Asterick is ASCII 42, so that's going to sort before any likely alpha-numerics. So you'll need to pick some character that sorts after your standard alpha-numerics.

Funny, I would assume that you'd want the higher level to appear first. In this hyper-simple example, I assume you'd want the President's Office to appear before the VP's Office:

Level01               Level02
------------------    ----------------------
President's Office    *****
President's Office    VP Office

  


But if your business needs are different, then you'll have to find a different character to use. Do a web search on "ascii collating sequence", you'll get hundreds of hits.

EricH
 
Posts: 164 | Registered: March 26, 2003Reply With QuoteReport This Post
Platinum Member
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Dear All,
Any new developments pertaining to the handling of a ragged/staggered hierarchy in PMF rel 5.2.3?
Our higher Ed customer is attempting to define an overall Organizational Structure which includes:
1 a Academic Org Structure: Institution(Vice Chancellor)/College/School/Department/Course
2 a Qualification Org Structure: Institution(Vice Chancellor)/College/Qualification/Course
3 a Support Org Structure: Institution(Vice Chancellor)/Pro Vice Chancellor/Vice Principal/Executive Directors/Directors/Department Heads/(Unit or Sections)
In combining the above it creates various branches that terminate at higher levels compared to others.
It also creates “holes” in some branches where dimension values only changes at lower levels.
My personal suggestion is to split into 3 distinct dimensions as listed above.
What is best practice?


--------------------------------------------------------------------------------
prod: WF/AS 8.2.05; OmniGen;
In FOCUS since 1991
 
Posts: 105 | Location: United Kingdom | Registered: February 07, 2008Reply With QuoteReport This Post
Master
posted Hide Post
We generally advise people to read Kimball on Dimension design. We follow it fairly closely.

Your three Dimensions seem quite similar to each other. I think what's happening perhaps is that the three departments are in disagreement as to how the information should be aggregated and organized. The thing to do is to get to the bottom of the WHY they are so similar and yet so split... in other words what are they trying to see and what purposes this vision has for them. This is more of a process than a technical approach. You can build any DImensions you want with PMF, but you must practice a certain economy as each Dimension incurs some increase of load time for the Metrics warehouse, and of course there is an absolute limit of 15 Dimensions in the system besides Time.

In our practice of helping customers, we find that a brief conversation with the principals from the three departments with three different views of the world can profit you greatly. Now, we're not saying that you haven't met with all these principals. But a meeting to specifically rationalize their Dimensions to allow them all to get what they want - perhaps with an eye to finding a compromise - might profit everyone.

As to ragged hierarchies, PMF requires you to "rectangularize" your hierarchies. I think if you search through FocalPoint you'll find references to this approach. Let's look at a simple example.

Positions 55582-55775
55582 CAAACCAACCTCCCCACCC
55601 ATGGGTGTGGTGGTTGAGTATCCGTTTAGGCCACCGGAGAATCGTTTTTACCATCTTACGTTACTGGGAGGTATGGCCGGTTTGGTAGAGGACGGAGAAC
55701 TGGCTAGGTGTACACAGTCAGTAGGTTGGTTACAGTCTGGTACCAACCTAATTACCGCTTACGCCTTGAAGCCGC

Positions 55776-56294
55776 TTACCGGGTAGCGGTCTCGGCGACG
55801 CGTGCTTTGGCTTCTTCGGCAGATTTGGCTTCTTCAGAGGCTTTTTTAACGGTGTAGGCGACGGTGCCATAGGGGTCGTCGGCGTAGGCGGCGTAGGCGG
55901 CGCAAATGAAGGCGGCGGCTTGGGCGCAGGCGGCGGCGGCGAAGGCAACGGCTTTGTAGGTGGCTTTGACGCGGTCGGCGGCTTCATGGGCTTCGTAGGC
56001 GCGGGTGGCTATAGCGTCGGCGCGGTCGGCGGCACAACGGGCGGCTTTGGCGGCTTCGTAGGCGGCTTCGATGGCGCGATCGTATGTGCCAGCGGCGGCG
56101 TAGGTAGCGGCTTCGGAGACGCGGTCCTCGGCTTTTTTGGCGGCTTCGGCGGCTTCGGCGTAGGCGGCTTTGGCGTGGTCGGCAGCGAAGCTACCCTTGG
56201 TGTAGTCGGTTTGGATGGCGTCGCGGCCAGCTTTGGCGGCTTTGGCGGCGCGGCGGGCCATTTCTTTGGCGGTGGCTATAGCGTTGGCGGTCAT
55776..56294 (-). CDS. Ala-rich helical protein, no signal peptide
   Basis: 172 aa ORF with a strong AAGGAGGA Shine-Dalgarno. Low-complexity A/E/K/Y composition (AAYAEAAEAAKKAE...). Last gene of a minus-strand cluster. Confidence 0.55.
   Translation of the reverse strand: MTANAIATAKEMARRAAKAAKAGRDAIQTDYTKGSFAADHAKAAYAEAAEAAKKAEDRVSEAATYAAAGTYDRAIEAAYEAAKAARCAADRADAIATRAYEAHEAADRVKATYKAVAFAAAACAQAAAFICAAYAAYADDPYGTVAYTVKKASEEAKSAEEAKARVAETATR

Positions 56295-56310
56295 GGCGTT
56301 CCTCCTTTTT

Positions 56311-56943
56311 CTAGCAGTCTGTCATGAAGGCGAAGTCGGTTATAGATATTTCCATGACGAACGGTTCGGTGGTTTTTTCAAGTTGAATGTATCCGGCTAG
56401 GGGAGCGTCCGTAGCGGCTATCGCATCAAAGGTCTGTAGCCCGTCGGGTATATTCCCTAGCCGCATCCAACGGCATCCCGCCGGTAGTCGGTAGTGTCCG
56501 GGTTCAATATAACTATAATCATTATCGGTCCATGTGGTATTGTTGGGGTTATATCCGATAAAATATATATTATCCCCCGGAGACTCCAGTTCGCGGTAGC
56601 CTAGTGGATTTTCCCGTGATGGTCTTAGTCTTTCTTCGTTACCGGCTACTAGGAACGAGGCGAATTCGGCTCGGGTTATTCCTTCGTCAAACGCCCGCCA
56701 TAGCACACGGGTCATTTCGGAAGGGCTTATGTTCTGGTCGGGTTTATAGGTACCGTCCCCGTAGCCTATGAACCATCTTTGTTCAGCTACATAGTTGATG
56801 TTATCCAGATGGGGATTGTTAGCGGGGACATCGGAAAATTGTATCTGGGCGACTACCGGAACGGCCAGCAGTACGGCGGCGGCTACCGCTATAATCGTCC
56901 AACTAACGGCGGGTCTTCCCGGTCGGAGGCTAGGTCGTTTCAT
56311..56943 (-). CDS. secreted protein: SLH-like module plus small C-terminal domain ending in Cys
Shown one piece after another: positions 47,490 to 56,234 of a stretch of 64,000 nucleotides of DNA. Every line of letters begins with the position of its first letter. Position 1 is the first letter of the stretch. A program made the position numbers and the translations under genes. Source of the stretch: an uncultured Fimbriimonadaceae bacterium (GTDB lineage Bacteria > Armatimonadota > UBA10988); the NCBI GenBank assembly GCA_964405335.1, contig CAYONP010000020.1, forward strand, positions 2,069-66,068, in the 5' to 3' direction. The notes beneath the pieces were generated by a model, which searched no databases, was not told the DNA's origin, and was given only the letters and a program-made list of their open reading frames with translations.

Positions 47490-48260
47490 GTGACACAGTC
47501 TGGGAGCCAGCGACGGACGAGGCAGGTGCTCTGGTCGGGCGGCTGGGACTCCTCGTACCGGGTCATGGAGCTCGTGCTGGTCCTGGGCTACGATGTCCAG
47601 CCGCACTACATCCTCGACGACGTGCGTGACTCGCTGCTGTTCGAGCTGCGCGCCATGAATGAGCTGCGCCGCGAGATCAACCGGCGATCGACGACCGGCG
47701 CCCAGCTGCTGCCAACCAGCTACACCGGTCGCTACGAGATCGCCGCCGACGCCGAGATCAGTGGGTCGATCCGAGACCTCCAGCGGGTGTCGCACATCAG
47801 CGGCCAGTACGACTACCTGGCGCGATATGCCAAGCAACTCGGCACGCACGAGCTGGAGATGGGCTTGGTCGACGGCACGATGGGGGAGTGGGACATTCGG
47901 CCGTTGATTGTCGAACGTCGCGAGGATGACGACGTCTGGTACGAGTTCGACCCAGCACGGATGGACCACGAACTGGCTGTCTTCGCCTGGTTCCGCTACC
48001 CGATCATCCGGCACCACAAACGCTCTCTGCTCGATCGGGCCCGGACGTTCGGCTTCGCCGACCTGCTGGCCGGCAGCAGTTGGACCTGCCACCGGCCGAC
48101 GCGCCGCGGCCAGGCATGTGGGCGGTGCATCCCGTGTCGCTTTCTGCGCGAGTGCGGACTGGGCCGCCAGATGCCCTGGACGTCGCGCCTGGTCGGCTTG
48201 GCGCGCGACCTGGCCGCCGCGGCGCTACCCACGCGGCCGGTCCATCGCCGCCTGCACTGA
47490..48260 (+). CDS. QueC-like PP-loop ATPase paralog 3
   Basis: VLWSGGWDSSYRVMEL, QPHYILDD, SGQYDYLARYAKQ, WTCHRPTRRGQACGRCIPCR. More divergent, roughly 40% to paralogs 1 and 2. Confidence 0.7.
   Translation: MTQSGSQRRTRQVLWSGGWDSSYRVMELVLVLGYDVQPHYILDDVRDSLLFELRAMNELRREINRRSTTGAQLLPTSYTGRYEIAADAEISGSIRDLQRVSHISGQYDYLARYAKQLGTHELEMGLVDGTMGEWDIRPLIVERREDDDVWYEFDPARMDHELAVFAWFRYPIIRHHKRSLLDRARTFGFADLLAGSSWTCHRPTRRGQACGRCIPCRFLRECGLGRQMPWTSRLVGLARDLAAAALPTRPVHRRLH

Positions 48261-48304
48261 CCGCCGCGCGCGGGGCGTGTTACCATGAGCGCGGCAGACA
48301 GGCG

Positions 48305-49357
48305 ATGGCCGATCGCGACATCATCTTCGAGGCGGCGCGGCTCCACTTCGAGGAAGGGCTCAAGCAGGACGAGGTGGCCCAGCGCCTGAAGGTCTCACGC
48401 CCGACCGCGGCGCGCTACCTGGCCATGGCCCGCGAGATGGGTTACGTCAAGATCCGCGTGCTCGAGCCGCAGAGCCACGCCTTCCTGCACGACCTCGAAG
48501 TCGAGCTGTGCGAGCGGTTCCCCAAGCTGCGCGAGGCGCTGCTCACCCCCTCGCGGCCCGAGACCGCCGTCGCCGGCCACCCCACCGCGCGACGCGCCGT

COUNTRY > STATE > CITY

US > NY > NYC
US > NY > SCHENECTADY
US > MA > BOSTON
US >    > DC


Note the last. There is a city in the US called WASHINGTON DC that lacks a "state." This is a classic and simple ragged hierarchy. THe problem it presents is that when you want to add up your data for the entire country, if you were to add up the sums for all states, and the sums for the country, the state level aggregate would be missing the DC numbers. Thus your results would not conform.

To allow for the conformity of your aggregates, you would simply have it conform to a rectangular shape to allow all aggregation to be proper:

US > NY > NYC
US > NY > SCHENECTADY
US > MA > BOSTON
US > DC > WASHINGTON DC


This leaves you a "skippable" level for DC, and also allows us a proper "state" level aggregate that matches the national aggregate at the country level.

Some people prefer to use a * character to represent the skippable level. That is an acceptable solution:

US > NY > NYC
US > NY > SCHENECTADY
US > MA > BOSTON
US > *  > WASHINGTON DC


Hope this makes everything clear. Dimensional design is a fascinating subject. We recommend the following book on the subject:

The Kimball Group Reader: Relentlessly Practical Tools for Data Warehousing and Business Intelligence

thanks


Bob Jude Ferrante
Director of Business and Development
WebFOCUS Performance Management
Bob_Ferrante@ibi.com
917-339-5105

I'll take any questions about PMF - business or technical - anytime!

 
Posts: 919 | Registered: March 26, 2003Reply With QuoteReport This Post
Platinum Member
posted Hide Post
Bob,
Thank you for your comprehensive response.
All the above is taken into considertion.
Will shout again if we don't make headway, however you have answered my questions more than sufficiently.


--------------------------------------------------------------------------------
prod: WF/AS 8.2.05; OmniGen;
In FOCUS since 1991
 
Posts: 105 | Location: United Kingdom | Registered: February 07, 2008Reply With QuoteReport This Post